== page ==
Duperon v. Kent, No. 2:2017cv02683 - Document 16 (E.D. La. 2019)

Court Description: ORDER AND REASONS ADOPTING 12 REPORT AND RECOMMENDATIONS: IT IS ORDERED that the objections are OVERRULED; IT IS FURTHER ORDERED that the Magistrate Judge's Report is ADOPTED as the opinion of the Court; IT IS FURTHER ORDERED that petitioner's claims are DISMISSED WITH PREJUDICE. Signed by Judge Ivan L.R. Lemelle on 7/12/2019.(jls)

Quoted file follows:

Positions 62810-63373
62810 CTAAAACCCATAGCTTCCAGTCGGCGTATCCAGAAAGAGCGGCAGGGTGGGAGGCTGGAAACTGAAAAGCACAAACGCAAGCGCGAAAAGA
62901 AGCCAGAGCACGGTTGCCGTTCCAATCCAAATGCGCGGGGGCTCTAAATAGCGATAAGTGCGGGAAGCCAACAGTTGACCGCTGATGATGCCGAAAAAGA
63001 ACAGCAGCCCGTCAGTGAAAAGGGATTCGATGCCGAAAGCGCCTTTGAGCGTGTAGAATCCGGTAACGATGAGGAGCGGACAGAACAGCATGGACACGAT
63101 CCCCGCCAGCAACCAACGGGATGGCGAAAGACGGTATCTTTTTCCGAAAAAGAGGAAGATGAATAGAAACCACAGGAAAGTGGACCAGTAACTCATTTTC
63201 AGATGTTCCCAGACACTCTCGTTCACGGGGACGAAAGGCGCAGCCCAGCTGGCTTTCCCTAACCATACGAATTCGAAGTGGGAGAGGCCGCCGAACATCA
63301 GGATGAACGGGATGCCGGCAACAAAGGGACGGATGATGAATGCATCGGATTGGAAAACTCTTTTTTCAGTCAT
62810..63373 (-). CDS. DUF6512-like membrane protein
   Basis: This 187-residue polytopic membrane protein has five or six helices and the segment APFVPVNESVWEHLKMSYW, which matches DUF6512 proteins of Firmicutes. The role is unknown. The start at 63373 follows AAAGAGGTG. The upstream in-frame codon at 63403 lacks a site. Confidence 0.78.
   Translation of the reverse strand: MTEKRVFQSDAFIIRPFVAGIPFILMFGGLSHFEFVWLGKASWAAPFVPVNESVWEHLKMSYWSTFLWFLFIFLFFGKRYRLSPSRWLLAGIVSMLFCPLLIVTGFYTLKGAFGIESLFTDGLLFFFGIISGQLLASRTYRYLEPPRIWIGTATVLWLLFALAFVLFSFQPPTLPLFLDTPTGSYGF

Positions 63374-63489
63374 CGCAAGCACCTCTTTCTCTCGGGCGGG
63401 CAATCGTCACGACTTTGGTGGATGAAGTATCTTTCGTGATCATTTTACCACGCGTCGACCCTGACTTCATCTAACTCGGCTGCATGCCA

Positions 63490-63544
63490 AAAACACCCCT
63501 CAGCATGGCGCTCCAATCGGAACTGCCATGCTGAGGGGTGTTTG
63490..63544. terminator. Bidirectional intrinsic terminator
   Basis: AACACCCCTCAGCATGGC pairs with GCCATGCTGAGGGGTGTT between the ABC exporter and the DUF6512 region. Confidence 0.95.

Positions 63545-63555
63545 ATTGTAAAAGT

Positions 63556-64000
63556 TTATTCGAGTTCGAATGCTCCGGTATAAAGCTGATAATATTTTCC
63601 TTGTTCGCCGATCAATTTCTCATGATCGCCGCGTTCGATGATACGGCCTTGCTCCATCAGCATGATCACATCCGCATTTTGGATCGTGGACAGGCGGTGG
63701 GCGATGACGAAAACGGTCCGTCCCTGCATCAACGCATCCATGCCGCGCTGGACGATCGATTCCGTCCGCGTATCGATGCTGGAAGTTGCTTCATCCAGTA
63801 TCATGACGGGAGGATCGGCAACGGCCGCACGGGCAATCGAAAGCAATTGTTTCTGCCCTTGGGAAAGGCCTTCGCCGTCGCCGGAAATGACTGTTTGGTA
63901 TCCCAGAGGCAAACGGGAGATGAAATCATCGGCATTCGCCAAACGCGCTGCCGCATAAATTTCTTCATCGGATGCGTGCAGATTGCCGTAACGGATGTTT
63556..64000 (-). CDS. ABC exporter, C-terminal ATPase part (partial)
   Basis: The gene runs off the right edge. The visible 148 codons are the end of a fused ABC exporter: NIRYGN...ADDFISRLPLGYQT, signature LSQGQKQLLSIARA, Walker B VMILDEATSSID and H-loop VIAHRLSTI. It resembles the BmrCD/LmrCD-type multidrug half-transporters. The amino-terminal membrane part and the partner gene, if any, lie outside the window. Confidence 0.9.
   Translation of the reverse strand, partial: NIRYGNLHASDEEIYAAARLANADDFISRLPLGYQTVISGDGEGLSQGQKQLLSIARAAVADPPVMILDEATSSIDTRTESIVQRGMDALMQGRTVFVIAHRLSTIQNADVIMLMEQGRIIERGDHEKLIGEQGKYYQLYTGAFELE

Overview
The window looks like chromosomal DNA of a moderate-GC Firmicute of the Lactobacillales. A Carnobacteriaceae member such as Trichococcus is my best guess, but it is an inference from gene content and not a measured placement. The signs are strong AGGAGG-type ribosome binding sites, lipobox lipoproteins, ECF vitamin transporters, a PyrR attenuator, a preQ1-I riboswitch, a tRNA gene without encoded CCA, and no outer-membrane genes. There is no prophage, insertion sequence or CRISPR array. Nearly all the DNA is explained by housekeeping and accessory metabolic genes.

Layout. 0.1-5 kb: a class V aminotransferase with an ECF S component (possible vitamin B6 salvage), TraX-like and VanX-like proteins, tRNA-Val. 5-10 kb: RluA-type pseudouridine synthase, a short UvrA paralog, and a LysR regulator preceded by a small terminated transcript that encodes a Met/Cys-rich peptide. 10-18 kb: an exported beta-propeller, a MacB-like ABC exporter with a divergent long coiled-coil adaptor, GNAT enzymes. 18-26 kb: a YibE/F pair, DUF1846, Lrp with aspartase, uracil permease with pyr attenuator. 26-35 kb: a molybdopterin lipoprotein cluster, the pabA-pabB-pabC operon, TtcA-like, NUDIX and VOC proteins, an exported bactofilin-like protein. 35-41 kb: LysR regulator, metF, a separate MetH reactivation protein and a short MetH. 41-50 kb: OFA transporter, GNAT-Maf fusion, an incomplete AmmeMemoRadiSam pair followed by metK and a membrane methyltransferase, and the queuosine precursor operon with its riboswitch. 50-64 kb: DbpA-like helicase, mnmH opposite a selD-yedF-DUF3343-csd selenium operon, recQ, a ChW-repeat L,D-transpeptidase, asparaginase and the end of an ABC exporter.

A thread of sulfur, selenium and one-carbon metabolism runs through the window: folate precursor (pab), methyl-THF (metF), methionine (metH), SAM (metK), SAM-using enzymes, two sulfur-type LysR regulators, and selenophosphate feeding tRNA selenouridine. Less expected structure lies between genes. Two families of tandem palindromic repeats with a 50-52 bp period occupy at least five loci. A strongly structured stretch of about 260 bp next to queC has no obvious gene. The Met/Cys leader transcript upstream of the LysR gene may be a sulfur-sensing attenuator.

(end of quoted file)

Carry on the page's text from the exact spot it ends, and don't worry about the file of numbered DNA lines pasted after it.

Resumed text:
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Duperon v. Kent Doc. 16 UNITED STATES DISTRICT COURT EASTERN DISTRICT OF LOUISIANA CARL A. DUPERON CIVIL ACTION VERSUS NO. 17-2683 JASON KENT AND ATTORNEY GENERAL STATE OF LOUISIANA SECTION “B” ORDER AND REASONS Before the Court are petitioner Carl Duperon’s pro se application for a writ of habeas corpus pursuant to 28 U.S.C. § 2254 (Rec. Doc. Recommendation 3), the (“Report”) Magistrate (Rec. Doc. Judge’s 12), and Report and petitioner’s objections (Rec. Doc. 15). For the reasons enumerated below, IT IS ORDERED that the objections are OVERRULED; IT IS FURTHER ORDERED that the Magistrate Judge's Report is ADOPTED as the opinion of the Court; IT IS FURTHER ORDERED that petitioner’s claims are DISMISSED WITH PREJUDICE. FACTUAL BACKGROUND AND PROCEDURAL HISTORY On February 14, 2012, petitioner was found guilty of aggravated arson. See Rec. Doc. 12 at 3. On February 23, 2012, the trial court denied petitioner’s motions for a new trial and postverdict judgement of acquittal. Id. The trial court then sentenced petitioner to eighteen years in prison, and subsequently denied his motion to reconsider the sentence. Id. Dockets.Justia.com On direct appeal, petitioner argued the trial court erred in denying two of his motions to suppress evidence. See id. at 3-4. The first being his motion to suppress evidence seized without a warrant. Id. at 3. The second being his motion to suppress an uncorroborated anonymous tip. Id. at 3-4. The Louisiana First Circuit Court held that the two challenges were procedurally barred. See id. at 4. Petitioner also asserted the evidence presented at trial was insufficient to support the verdict, a claim that the First Circuit Court found to be meritless. Id. On January 22, 2013, petitioner’s sentence and conviction became final as he failed to file for rehearing or seek a writ of certiorari from the Louisiana Supreme Court. Id; Butler v. Cain, 533 F.3d 314, 317 (5th Cir. 2008) (citing Roberts v. Cockrell, 319 F.3d 690, 693 (5th Cir. 2003)) (stating that an appeal is final when a state defendant does not timely proceed throughout the appellate process). On June 25, 2013, petitioner submitted an application for post-conviction relief to the trial court. See Rec. Doc. 12 at 4. On August 15, 2013, the application was denied as meritless and petitioner did not seek timely review of this ruling. Id. at 5. On January 9, 2014, petitioner filed a federal habeas corpus petition to this Court, seeking relief on several grounds. Id. On August 2 13, 2015, his petition was dismissed without prejudice for failure to exhaust state court remedies. Id. On September 4, 2015, petitioner sought review of the state trial court’s August 15, 2013 order denying his post-conviction application. See id. at 5. On November 4, 2015, the First Circuit Court denied this writ application. Id. at 6. On March 13, 2017, the Louisiana application, Supreme noting Court his also failure denied to petitioner’s establish writ ineffective assistance of counsel. Id. On April 14, 2017, petitioner filed the instant application of habeas corpus without identifying specific grounds for relief. See id. However, petitioner directed the Court to review all of his prior filings. 1 Accordingly, the Magistrate Judge presumed petitioner intended to submit all previously asserted claims. Id. Specifically, the Magistrate Judge presumed the petitioner’s habeas application asks the Court to consider: (1) the trial court’s denial of his motion to suppress evidence seized without a warrant; (2) the trial court’s denial of his motion to suppress an uncorroborated anonymous tip, and insufficiency of the evidence to support the verdict; (3) his ineffective assistance of trial counsel claim; (4) his ineffective assistance of appellate counsel 1 Petitioner attached copies of the following to his instant petition: his counsel-filed appellate brief, his post-conviction application, related writ applications, the prior state court rulings on each, and this Court’s ruling on his prior habeas. Id. 3 claim; (5) the clerk of court’s failure to deliver paperwork to appellate counsel; and (6) whether certain issues would have revealed a different outcome at trial. See id. at 6-7. MAGISTRATE JUDGE’S REPORT AND RECOMMENDATION Magistrate Judge Roby recommends that petitioner’s instant application be dismissed with prejudice because it is time-barred. See id. at 14. Petitioner had one year from the date of his conviction to file a petition for habeas corpus relief. Id. at 9. Petitioner did not submit the instant petition until over two years after the applicable one year statute of limitations expired. Id. Petitioner’s instant petition was untimely and is not excused by statutory or equitable tolling. Id. at 13. PETITIONER’S OBJECTIONS Petitioner asserts four objections to the Report. First, petitioner argues his untimely application is entitled to equitable tolling. Rec. Doc. 15 at 5-6. He awaited the resolution of state remedies, and therefore exercised due diligence in pursuit of his rights. Id. at 6. Accordingly, equitable tolling should be granted and the untimeliness of his petition should be overlooked. Id. Second, petitioner argues the Louisiana First Circuit and Louisiana Supreme Court erred in denying his writs. Id. at 4. Therefore, his incarceration violates his right to due process of law. Id. 4 Third, petitioner contends he was denied his Sixth Amendment right of effective assistance of counsel because his defense counsel failed to perform with due diligence. Id. Fourth, petitioner argues his right to due process was violated by errors committed during the trial court proceedings. Id. at 6. He argues that such errors must be viewed collectively to determine whether the proceedings were fundamentally unfair such that he was deprived of due process. Id. LAW AND FINDINGS The (”AEDPA”) Anti–Terrorism and comprehensively Effective amended Death habeas Penalty corpus Act's legislation, including 28 U.S.C. § 2254, for all actions filed after its April 24, 1996 enactment. Subsections 2254(d)(1) and (2) contain revised standards of review for pure questions of fact, pure questions of law, the and mixed amendments reviewing federal state habeas questions “modified prisoner ‘retrials’ of a law and federal habeas applications and to fact. in ensure The effect court’s order that to role of in prevent state-court convictions are given effect to the extent possible under the law.” Bell v. Cone, 535 U.S. 685, 693 (2002). 5 Considering pure questions of fact, factual findings by the state court are presumed to be correct and given deference unless the decision “was based on an unreasonable determination of the facts in light of the evidence presented in the [s]tate court proceeding.” 28 U.S.C. § 2254(d)(2). To overcome this presumption, the petitioner must present “clear and convincing evidence.” 28 U.S.C. § 2254(e)(1). Similarly, the state court’s determinations of pure questions of law, and of mixed questions of law and fact, receive deference unless the decision was contrary to, or involved an objectively unreasonable application of Supreme Court precedent. See Neal v. Puckett, 286 F.3d 230, 246 (5th Cir. 2002); Hill v. Johnson, 210 F.3d 481, 485 (5th Cir. 2000). The burden rests on the petitioner to prove the state court’s application of precedent to the facts of his case was objectively unreasonable. Price v. Vincent, 538 U.S. 634, 641 (2003); Wright v. Quarterman, 470 F.3d 581, 585 (5th Cir. 2006). The AEDPA, in part, requires a petitioner to bring his § 2254 claim within one year of the date his conviction became final. Duncan v. Walker, 533 U.S. 167, 179-80 (2001). Specifically, subsection 2244 (d)(2) provides that the time during which a properly filed application for state post-conviction, or other collateral review with respect to the pertinent judgment or claim, is pending shall not be counted toward any period of limitation. 6 The Supreme Court has held that an intervening, earlier federal habeas petition is not a state court proceeding and provides no tolling of the AEDPA statute of limitations during its pendency. Id. at 181-82. 1. Equitable Tolling Post-AEDPA jurisprudence provides that the limitation may be equitably tolled only when (1) the petitioner has exerted reasonable diligence in pursuit of his rights and (2) there are rare or extraordinary circumstances that prevented the petitioner from timely pursuing federal habeas corpus. Holland v. Florida, 130 S.Ct. 2549, 2562-63 (2010) (citing Pace v. DiGuglielmo, 544 U.S. 408, 418 (2005)). Circumstances that may invoke equitable tolling involve situations where a petitioner was actively misled or prevented in some extraordinary way from asserting his rights. Pace, 544 U.S. at 418-19; see also Hardy v. Quarterman, 577 F.3d 596, 599-600 (5th Cir. 2009). The petitioner must meet both requirements to be eligible for equitable tolling. See Coleman v. Johnson, 184 F.3d 398, 402-03 (5th Cir. 1999) (finding that a clerk’s error did not outweigh the petitioner’s lack of diligence). The Fifth Circuit has held that state prisoners who were aware of the finality of their state post-conviction proceedings and waited between four and six months to file federal habeas petitions after the AEDPA limitation began to run did not exercise reasonable diligence. See Palacios v. Stephens, 723 F.3d 600, 606 (5th Cir. 7 2013); Koumjian v. Thaler, 484 Fed.Appx. 966, 969–70 (5th Cir. 2012) (per curiam) (unpublished) (holding that petitioner had not shown reasonable diligence because his delay in filing “exceed[ed] four and a half months”); Melancon v. Kaylo, 259 F.3d 401, 408 (5th Cir. 2001) (finding that petitioner had not shown reasonable diligence because he “waited more than four months to file his federal habeas petition”); see also Coleman, 184 F.3d at 403 (per curiam) (holding that petitioner did not exercise reasonable diligence because he “did not file his § 2254 petition until approximately six months after learning of the denial of his state [post-conviction] application,” and “d[id] not explain the sixmonth delay between being notified about his state application and filing his federal petition”). Petitioner seeks an extension of equitable tolling for his petition. Rec. Doc. 15 at 5. Petitioner asserts he practiced satisfactory diligence under Holland by awaiting resolution from the state court before filing the instant petition. Id. at 6. Petitioner does not claim a rare or extraordinary circumstance prevented his timely filing. Id. at 5-6. The Court is unconvinced that petitioner pursued federal habeas relief with reasonable diligence. As the record shows, petitioner was denied state post-conviction relief on August 15, 2013 and waited five months after finalization of his conviction, January 9, 2014, to file his first habeas corpus petition to this 8 Court. See Rec. Doc. 12 at 5. He filed the instant petition over three years after finalization of his conviction, March 24, 2017. See id. at 13. Petitioner filed both applications in excess of time period that is considered reasonably diligent under the AEDPA; therefore, petitioner failed to exercise reasonable diligence in pursuit of his rights. Additionally, the Court does not find that petitioner has sufficiently demonstrated the second standard of Holland. 560 U.S. at 649. Petitioner fails to offer any reason as to why he was prevented from exercising his right to file. Because petitioner has not met either of the Holland standards, his first objection has no merit and is overruled. 2. Violation of Due Process Petitioner asserts that his current incarceration violates his right to due process as the Louisiana First Circuit Court and Louisiana Supreme Court erred by denying his writs. See Rec. Doc. 15 at 4. Under the Louisiana Uniform Rules of Courts Appeal, a petitioner has thirty days from the issuance of a lower court’s order to file a writ application. LA. APP. R. 4-3. Here, the state trial court issued an order on August 15, 2013, denying petitioner’s post-conviction application. Rec. Doc. 12 at 5-6. Thus, petitioner had until September 15, 2013 to challenge this denial. Id. at 5. Petitioner sought review of this denial on September 4, 2015, almost two years after the window had closed. Id. Accordingly, petitioner’s writ application to the 9 First Circuit was untimely and therefore his second objection is overruled. There is no showing of a due process violation. 3. 6th Amendment Guarantee of Effective Assistance of Counsel Petitioner claims ineffective assistance of counsel, alleging that his defense counsel failed to perform with due diligence. Rec. Doc. 15 at 4. The issue of ineffective assistance of counsel is a mixed question of law and fact. Clark v. Thaler, 673 F.3d 410, 416 (5th Cir. 2012); Woodfox v. Cain, 609 F.3d 774, 789 (5th Cir. 2010). Therefore, the question for this Court is whether the state courts’ denial of relief was contrary to, or an unreasonable application of, federal law. To prevail on an ineffective assistance of counsel claim, a petitioner must prove his attorney’s performance was deficient, and prejudice therefrom. Strickland v. Washington, 466 U.S. 668, 697 (1984). This Court need not address both prongs of the Strickland v. Washington standard, but may decide an ineffective assistance of counsel claim on the claim’s failure to meet either prong of the test. See United States v. Kimler, 167 F.3d 889, 893 (5th Cir. 1999). To prevail on the deficiency prong, the petitioner must prove counsel failed to meet the constitutional minimum as guaranteed by the Sixth Amendment. See Little v. Johnson, 162 F.3d 855, 860 (5th Cir. 1998); see also Montoya v. Johnson, 226 F.3d 399, 408 (5th Cir. 2000) (establishing a petitioner 10 must prove counsel’s deficiency by a preponderance of the evidence). An attorney’s performance is deficient only when the representation falls below an objective standard of reasonableness. Strickland, 466 U.S. at 687-88. To prove prejudice stemmed from counsel’s deficient performance, the petitioner must affirmatively show there is a reasonable probability that, but for counsel’s unprofessional errors, the result of the proceedings would have been different. Id. at 694; see also Day v. Quarterman, 566 F.3d 527, 536 (5th Cir. 2009). Petitioner’s objection that “counsel failed to perform with due diligence” fails to establish petitioner’s counsel was deficient. Rec. Doc. 15 at 4. Petitioner offers no evidence to support this claim. Even if this claim was sufficient under Strickland, petitioner makes no claim that counsel’s deficient performance prejudiced his defense. 466 U.S. at 694. Petitioner has not demonstrated an effect on the proceedings, and thus does not raise a constitutional question sufficient to support federal habeas relief. Miller v. Johnson, 200 F.3d 274, 282 (5th Cir. 2000). In fact, the Louisiana State Supreme Court previously held petitioner failed to establish ineffective assistance of counsel. See Rec. Doc. 12 at 6. Thus, the third objection has no merit and as is overruled. 11 4. Equal Protection under the 14th Amendment Petitioner alleges errors committed during the trial court proceedings violated his due process and equal protection rights. See Rec. Doc. 15 at 6. Petitioner asks that the errors be viewed collectively to determine if the fundamental unfairness of proceedings deprived him of due process. Id. The Fifth Circuit has recognized claims of cumulative errors in strictly narrow circumstances. See Jackson v. Johnson, 194 F.3d 641, 655 (5th Cir. 1999) (holding that errors committed in the state trial fundamentally court must unfair). be so pervasive For an independent that the claim trial composed was of cumulative errors to be recognized, each of the individual errors must: (1) involve a constitutional question at the state trial court level; (2) not be procedurally defaulted for habeas corpus purposes; and (3) have “so infected the entire trial that the resulting conviction violates due process.” Derden v. McNeel, 978 F.2d 1453, 1454 (5th. Cir. 1992) (citing Cupp v. Naughten, 414 U.S. 141, 147 (1973)), cert. denied, 508 U.S. 960 (1993). Trial court errors that do not meet these three factors may not be accumulated for review. Id. at 1454. “Meritless claims or claims that are not prejudicial cannot be cumulated, regardless of the total number raised.” Westley v. Johnson, 83 F.3d 714, 726 (5th Cir. 1996) (citing Derden, 978 F.2d at 1461). Unspecified, meritless claims cannot be aggregately 12 weighed to entitle petitioner to relief. Pondexter v. Quarterman, 537 F.3d 511, 525 (5th Cir. 2008); United States v. Hall, 455 F.3d 508, 520 (5th Cir. 2006); Miller v. Johnson, 200 F.3d 274, 286 n.6 (5th Cir. 2000). Regarding analogous claims of cumulative error, the Fifth Circuit Court has held “[t]wenty times zero equals zero.” Mullen v. Blackburn, 808 F.2d 1143, 1147 (5th Cir. 1987). Petitioner does not present any specific errors, and none are found in the record, that collectively rendered his trial fundamentally unfair. See Rec. Doc. 15 at 6. Without stating explicit claims of errors, petitioner is unable to demonstrate any of his individual claims have merit under the Derden factors. Id; 978 F.2d at 1454. Thus, the fourth objection has no merit and is dismissed. New Orleans, Louisiana this 12th day of July 2019 ___________________________________ SENIOR UNITED STATES DISTRICT JUDGE 13